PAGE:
It Takes A Village to Help A Sea Turtle!

First Turtle of 2011

Stranded Kemp's ridley turtle.  Photo by Bill Allen, MassAudubon.
Stranded Kemp's ridley turtle. Photo by Bill Allen, MassAudubon.

The recent cold snap and last weekend’s nor’easter have resulted in the first turtle stranding of the year.  This animal is currently in rehabilitation at the New England Aquarium.  Click here to read it’s story on the New England Aquarium’s Marine Animal Rescue Team Blog.

The Sea Turtle Stranding Network

MassAudubon staff rescuing a loggerhead turtle.
MassAudubon staff rescuing a loggerhead turtle.

The National Marine Life Center is a partner in the National Sea Turtle Stranding and Salvage Network.  Within the Northeast Region, there are several other partners, each with slightly different responsibilities and all working collaboratively to help cold-stunned sea turtles.  The Massachusetts Audubon Society’s Wellfleet Bay Wildlife Sanctuary provides beach response and triage.  The New England Aquarium provides initial medical evaluation and critical care.  And the National Marine Life Center, along with the NOAA Woods Hole Science Aquarium, the University of New England’s Marine Animal Rehabilitation Center at Biddeford, Maine, and the Riverhead Foundation for Marine Research and Preservation in New York, provide on-going rehabilitative care.  The National Oceanic and Atmospheric Administration (“NOAA”) and the U.S. Fish and Wildlife Service oversee the stranding network.

Even with all these organizations working in partnership to help, in years with a lot of strandings there isn’t enough rehabilitation space.  When this happens, turtles are sent to Georgia, Florida, or sometimes farther for care.  That’s why we’re so excited to open the first two pools in the National Marine Life Center’s new marine animal rehabilitation hospital!  Each pool has room for up to 9 juvenile Kemp’s ridley turtles, the most common species and age class to strand on Cape Cod.  Or, each pool could fit up to 3 juvenile loggerhead turtles, the second most common to strand around here.  We’re pleased to reopen our doors to sea turtle patients this season.  And, as we raise additional funds, we will put additional pools on-line so we can help more animals.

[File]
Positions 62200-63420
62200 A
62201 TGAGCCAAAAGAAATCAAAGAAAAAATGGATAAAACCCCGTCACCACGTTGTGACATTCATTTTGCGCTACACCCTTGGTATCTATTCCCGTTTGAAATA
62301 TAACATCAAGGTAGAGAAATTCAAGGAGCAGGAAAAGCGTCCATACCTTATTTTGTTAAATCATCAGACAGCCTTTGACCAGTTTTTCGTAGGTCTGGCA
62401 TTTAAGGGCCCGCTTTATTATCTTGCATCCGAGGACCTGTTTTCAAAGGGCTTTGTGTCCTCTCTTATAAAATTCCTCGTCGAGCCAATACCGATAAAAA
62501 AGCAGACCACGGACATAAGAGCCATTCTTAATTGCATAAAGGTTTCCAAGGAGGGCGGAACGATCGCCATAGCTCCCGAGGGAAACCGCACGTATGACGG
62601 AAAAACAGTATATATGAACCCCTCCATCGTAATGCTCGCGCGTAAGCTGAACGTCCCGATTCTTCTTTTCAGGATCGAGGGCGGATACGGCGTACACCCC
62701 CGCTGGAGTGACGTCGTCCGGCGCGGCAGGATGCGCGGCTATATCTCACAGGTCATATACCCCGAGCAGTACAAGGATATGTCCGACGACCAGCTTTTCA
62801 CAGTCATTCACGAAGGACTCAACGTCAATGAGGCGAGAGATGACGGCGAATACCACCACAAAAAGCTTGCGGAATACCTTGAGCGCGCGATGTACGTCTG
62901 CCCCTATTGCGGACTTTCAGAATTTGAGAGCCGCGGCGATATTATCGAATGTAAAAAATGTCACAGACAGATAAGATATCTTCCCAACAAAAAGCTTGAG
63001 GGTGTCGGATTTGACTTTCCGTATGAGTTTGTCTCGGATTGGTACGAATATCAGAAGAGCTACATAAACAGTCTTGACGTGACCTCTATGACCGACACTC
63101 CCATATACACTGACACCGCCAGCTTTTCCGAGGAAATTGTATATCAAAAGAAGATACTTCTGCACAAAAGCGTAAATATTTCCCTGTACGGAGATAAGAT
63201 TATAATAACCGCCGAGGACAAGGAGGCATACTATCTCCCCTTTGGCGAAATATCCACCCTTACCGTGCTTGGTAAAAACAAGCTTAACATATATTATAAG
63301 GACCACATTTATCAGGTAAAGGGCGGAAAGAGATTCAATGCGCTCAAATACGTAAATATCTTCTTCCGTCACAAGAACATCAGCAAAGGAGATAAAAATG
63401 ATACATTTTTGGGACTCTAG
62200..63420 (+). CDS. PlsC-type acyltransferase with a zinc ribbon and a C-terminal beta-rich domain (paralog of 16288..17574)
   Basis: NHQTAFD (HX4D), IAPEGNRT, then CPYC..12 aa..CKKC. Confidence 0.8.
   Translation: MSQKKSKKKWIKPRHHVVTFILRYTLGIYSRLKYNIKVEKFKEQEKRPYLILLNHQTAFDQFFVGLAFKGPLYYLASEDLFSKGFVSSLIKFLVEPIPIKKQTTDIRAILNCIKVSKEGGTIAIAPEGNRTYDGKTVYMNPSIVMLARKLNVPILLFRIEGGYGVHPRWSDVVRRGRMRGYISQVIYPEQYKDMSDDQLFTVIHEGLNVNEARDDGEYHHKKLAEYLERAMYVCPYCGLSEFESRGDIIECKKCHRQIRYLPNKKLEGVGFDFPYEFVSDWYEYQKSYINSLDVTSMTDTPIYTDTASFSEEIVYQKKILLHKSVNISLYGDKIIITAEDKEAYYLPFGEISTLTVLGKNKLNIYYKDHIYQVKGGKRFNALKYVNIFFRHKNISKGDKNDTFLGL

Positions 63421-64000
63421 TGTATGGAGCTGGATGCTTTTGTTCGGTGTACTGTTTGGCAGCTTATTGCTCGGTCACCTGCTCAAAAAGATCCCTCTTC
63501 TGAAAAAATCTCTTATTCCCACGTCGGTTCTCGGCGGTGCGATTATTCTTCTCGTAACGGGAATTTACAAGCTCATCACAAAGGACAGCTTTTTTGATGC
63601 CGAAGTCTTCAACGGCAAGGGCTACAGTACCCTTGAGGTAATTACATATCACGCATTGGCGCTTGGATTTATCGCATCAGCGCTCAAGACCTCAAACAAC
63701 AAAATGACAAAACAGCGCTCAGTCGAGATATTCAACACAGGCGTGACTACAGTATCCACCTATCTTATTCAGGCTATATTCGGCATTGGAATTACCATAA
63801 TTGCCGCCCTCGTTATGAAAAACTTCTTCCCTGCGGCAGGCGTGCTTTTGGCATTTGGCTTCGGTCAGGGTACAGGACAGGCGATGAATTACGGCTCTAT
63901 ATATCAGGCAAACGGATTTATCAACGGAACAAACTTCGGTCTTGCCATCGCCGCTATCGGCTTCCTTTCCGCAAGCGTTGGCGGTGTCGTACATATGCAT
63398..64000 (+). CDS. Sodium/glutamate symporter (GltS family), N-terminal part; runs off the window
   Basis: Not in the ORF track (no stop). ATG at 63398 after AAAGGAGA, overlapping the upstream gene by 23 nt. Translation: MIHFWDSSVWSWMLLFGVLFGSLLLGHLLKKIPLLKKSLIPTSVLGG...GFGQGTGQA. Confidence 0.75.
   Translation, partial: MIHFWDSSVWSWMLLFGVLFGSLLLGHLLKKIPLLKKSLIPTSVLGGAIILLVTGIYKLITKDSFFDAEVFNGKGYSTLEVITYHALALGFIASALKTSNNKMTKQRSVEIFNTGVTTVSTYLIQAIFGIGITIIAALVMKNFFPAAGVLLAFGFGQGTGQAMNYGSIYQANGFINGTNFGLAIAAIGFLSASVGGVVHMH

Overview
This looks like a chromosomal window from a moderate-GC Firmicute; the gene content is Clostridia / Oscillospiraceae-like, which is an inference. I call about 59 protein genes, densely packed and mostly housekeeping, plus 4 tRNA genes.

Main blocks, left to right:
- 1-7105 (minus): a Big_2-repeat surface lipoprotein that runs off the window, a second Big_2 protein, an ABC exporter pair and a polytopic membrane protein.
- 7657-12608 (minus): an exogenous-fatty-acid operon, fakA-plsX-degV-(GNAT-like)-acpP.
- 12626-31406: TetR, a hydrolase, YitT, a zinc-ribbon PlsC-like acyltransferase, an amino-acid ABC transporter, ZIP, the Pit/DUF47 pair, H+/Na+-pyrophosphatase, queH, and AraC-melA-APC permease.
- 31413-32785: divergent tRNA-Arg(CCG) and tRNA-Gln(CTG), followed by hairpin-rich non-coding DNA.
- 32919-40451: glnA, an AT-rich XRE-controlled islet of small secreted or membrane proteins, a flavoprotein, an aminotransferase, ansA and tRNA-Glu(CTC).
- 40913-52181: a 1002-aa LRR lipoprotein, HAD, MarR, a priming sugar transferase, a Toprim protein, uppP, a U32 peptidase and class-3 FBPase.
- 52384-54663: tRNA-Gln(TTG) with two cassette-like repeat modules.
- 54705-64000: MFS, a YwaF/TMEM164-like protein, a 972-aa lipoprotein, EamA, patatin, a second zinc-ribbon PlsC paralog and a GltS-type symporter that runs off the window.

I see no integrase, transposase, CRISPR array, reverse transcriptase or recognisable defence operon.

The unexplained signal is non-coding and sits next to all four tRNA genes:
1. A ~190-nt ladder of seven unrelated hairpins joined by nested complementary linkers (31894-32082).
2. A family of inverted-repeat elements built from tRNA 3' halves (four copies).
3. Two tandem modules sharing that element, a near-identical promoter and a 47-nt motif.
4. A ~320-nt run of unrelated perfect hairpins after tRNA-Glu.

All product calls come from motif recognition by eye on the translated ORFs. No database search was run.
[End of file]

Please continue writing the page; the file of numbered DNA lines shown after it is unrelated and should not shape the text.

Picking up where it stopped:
What To Do If You Find A Stranded Sea Turtle

In the meantime, with turtle stranding season upon us, it’s a good time to remind people what to do if you find a stranded sea turtle in Massachusetts.

~ Don’t put the turtle back in the water.  It needs medical attention.
~ Don’t remove the turtle from the beach.  Special permits and training are required to work with these endangered animals.

~ Move the turtle above the high tide line.
~ Cover the turtle with dry seaweed, to help it from getting even colder.
~ Mark the turtle’s location with a stick, buoy, or other piece of beach debris so MassAudubon’s rescue volunteers can find it.
~ CALL MassAudubon’s Rescue Hotline at 508-349-2615.  Leave a message with very specific directions and include your contact number so they can call you back if they have questions.

If you live outside of Massachusetts, please click here to find the name of your state sea turtle stranding network coordinator.

Thanks for caring about stranded sea turtles!

A Kemp's ridley turtle in rehabilitation at NMLC.
A Kemp's ridley turtle in rehabilitation at NMLC.